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Fighting Robocalls: The FCC’s Newest Classification

Bola Ogbara
Bola Ogbara Connect on LinkedIn
2 min. read

The FCC's latest efforts to combat illegal robocalls include the new C-CIST classification, which will help protect consumers from fraudulent schemes.Fighting Robocalls

On May 13, 2024, the Federal Communications Commission (FCC) created a new classification to combat illegal robocalls - a type of cybercrime where companies call to sell you products and programs (which are often fraudulent) without your consent. According to a press release, any group or individual “persistently facilitating robocall campaigns, aimed at defrauding and harming consumers” will now be known as a Consumer Communications Information Services Threat (C-CIST). 


The first group to be named and shamed is a group called ‘Royal Tiger’, which has associates in the US, the UK, India, and the United Arab Emirates. In the US, there are four companies in this operation, both of which are led by “Prince Jashvantlal Anand” and his associate “Kaushal Bhavsar.” Royal Tiger has repeatedly impersonated federal agencies, banks, and even utility companies, which the FCC calls “particularly nefarious”, because of the amount of financial damages victims can incur, also while destroying public confidence in telecommunications. 


In the press release, Chief of the Enforcement Bureau and Chair of the Privacy and Data Protection Task Force, Loyaan A. Egal, said the new classification is especially relevant as the recent advances in technology have also meant advances in cybercrime: “As our investigative targets use more and more sophisticated and clandestine means such as generative AI voice-cloning technology and ‘spoofing’ to obtain sensitive data and defraud consumers, the C-CIST classification tool will allow us to better coordinate with our state, federal, and global regulatory and law enforcement partners to take on these bad actors.” Looking forward, “the C-CIST designation of Royal Tiger, and similar future designations, will assist industry stakeholders in better protecting their customers and their privacy.”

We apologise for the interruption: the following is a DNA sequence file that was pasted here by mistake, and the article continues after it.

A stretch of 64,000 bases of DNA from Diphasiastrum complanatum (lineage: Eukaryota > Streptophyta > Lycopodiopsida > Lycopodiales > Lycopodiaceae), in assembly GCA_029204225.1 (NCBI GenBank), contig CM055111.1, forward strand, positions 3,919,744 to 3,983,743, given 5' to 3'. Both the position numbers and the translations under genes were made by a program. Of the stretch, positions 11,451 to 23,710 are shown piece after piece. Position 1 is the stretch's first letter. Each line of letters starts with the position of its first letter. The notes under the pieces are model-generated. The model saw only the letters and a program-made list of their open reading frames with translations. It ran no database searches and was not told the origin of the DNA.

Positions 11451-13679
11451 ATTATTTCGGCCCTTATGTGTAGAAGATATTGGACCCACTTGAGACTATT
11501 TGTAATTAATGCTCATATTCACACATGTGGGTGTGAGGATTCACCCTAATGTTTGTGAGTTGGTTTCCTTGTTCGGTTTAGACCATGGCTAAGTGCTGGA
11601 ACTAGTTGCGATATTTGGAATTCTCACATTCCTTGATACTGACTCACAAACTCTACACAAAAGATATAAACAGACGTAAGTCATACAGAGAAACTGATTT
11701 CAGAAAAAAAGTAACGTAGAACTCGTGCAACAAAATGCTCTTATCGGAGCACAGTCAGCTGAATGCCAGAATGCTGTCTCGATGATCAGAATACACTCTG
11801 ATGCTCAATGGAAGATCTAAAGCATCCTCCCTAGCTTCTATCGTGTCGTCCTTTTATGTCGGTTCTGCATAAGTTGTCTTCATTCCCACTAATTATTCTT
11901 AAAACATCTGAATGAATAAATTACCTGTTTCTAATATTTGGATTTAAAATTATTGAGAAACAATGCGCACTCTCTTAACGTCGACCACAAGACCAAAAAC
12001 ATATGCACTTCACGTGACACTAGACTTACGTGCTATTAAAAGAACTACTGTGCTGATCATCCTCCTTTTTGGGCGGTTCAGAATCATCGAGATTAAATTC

While the Royal Tiger is the only C-CIST that has been publicly identified so far, the FCC explains that threat actors like these are especially slippery to catch because of how often they change company names and addresses to obscure their crimes and continue to defraud their victims. Even after a number of actions by the FCC, like cutting off service providers that don’t cooperate with robocall investigators, sending cease-and-desist letters to said voice service providers, and massive fines (including a $45 million fine to a company to a robocall that sold health insurance using the COVID-19 pandemic as part of their false pretenses) - the FCC still reports that “U.S. consumers receive approximately 4 billion robocalls per month.”


The FCC’s Enforcement Bureau - the subgroup responsible for this new category - has been especially active in 2024, working hard to fight robocalls. While the rise of artificial intelligence has helped many industries streamline processes, it has also made robocalls more pervasive, and in some cases, more difficult to distinguish from real callers. As a response, the FCC made robocalls with AI-generated voices illegal in February of 2024. The creation of the C-CIST classification comes on the tail of the Bureau’s ‘Spring Cleaning’ initiative, which started in April 2024. They’ve pursued many groups who use the tax season as context to deceive their victims, including Veriwave Telco, which received a cease-and-desist letter for their fake ‘National Tax Relief Program’. 


Through the C-CIST classification and the Spring Cleaning initiative, the FCC is doing crucial work to stop robocalls. While the majority of U.S. consumers may see them as pesky interruptions, these calls can be ruinous (in 2022, they cost almost 60 million Americans nearly $29 billion). The FCC’s efforts will hopefully curb the number of scam calls made and keep more money in the pockets of consumers.